Like many of you, I was hyped for The Witcher. Fantasy is the in thing at the moment for big budget television, but this felt like that one step further: a true vision of a writer’s wild imagination (no digs at other projects intended, obviously). We expected scintillating swordplay, gruff male hedonists (Henry Cavill’s promiscuous Geralt of Rivia fits that bill perfectly at times) and special effects to blow Netflix’s budget out of the well of riches. However, one aspect was most defined as the show came to its seasonal end: the way it represents the quest for power through a woman’s eyes. Of all the colourful characters, the crooked witch Yennefer of Vengerberg stood tallest.

That origin story is essential to understanding the deeper machinations of her fascinating journey: Yennefer starts the story as a young woman, shunned by society for her physical deformity, an appearance that likens her to a hunchback, that harkens back to Nordic descriptions of Grendel, or so the world around her would tell you. The initial arc for Yennefer charts an inevitable journey towards rejuvenated beauty – a chance to be loved, exhibited through her romance with a fellow mage at the school she is forced off to with the cold approval of her unloving father. This would appear to be something of a dated Disney draft: a woman, born without wealth and luxury, seeks approval through the love of a man and the blessing of a fortuitous transformation into a more appealing form. But this does not portray the truth of Yennefer’s story, a tale that ruminates on an important part of contemporary feminism: the notion of agency.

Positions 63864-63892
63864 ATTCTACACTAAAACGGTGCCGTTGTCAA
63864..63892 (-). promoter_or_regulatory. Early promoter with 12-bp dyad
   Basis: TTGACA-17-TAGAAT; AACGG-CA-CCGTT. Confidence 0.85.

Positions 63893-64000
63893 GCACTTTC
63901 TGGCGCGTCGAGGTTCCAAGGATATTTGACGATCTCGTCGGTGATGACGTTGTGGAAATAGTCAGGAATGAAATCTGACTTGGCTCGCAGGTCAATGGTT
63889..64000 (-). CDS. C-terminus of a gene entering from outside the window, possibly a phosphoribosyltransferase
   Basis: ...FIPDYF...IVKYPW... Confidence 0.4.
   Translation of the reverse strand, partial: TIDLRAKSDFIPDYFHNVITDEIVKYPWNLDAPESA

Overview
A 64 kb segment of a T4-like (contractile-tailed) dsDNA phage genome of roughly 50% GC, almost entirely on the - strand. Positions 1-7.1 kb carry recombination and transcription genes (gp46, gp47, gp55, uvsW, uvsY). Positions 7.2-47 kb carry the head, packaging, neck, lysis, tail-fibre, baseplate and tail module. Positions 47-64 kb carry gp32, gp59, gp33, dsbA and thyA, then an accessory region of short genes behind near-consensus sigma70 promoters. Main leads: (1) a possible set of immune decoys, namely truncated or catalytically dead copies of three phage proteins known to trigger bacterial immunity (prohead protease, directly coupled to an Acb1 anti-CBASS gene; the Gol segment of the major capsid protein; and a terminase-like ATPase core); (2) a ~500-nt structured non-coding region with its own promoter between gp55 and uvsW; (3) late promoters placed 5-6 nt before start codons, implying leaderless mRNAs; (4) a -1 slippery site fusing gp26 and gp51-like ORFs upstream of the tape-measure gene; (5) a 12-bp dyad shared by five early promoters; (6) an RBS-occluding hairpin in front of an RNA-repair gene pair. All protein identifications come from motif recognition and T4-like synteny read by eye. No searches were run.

True, Yennefer’s initial reincarnation is a physical one, built on her changed look: the show presents a defining moment for her, as she strolls into an ostentatious ball, taking the hand of a prospective lord, suddenly possessing the ability to freeze a man’s attention through her features like an antonymic Medusa. However, this is a moment instigated as a result of her own decision, her own pursuit of beauty, which acts as the guise for something else in the show’s context: power.

Following the betrayal of the mage she romances, and the revelation of her elven heritage (a facet that adopts a certain aura of racial discrimination throughout the show), Yennefer seeks out the man who can sculpt her into the image that she believes will procure her the power that she claims she’s ‘owed’ by society, for shutting her out and refusing her a chance to act on her own terms. Now, there are certainly flaws to this narrative tale – it’s the classic Shakespearean betrayal of love that partly inspires it, a la Othello, instead of a self-fulfilling motivation. However, the idea of society owing Yennefer is a concept that translates fluidly into our real world: we, as a society, owe women the opportunities that mankind denied them for so long.

The chance to think independently and seek their own success is one that resonates, particularly following the #MeToo scandal, whereby the perverse influence of men overtook any ability for women to act in their self-interest and, most importantly, in their own defence. To portray a woman whose rebirth originates from the belief that it is her right to have the chance to feel empowered – that is a thoughtful sentiment, and the show should be commended for it.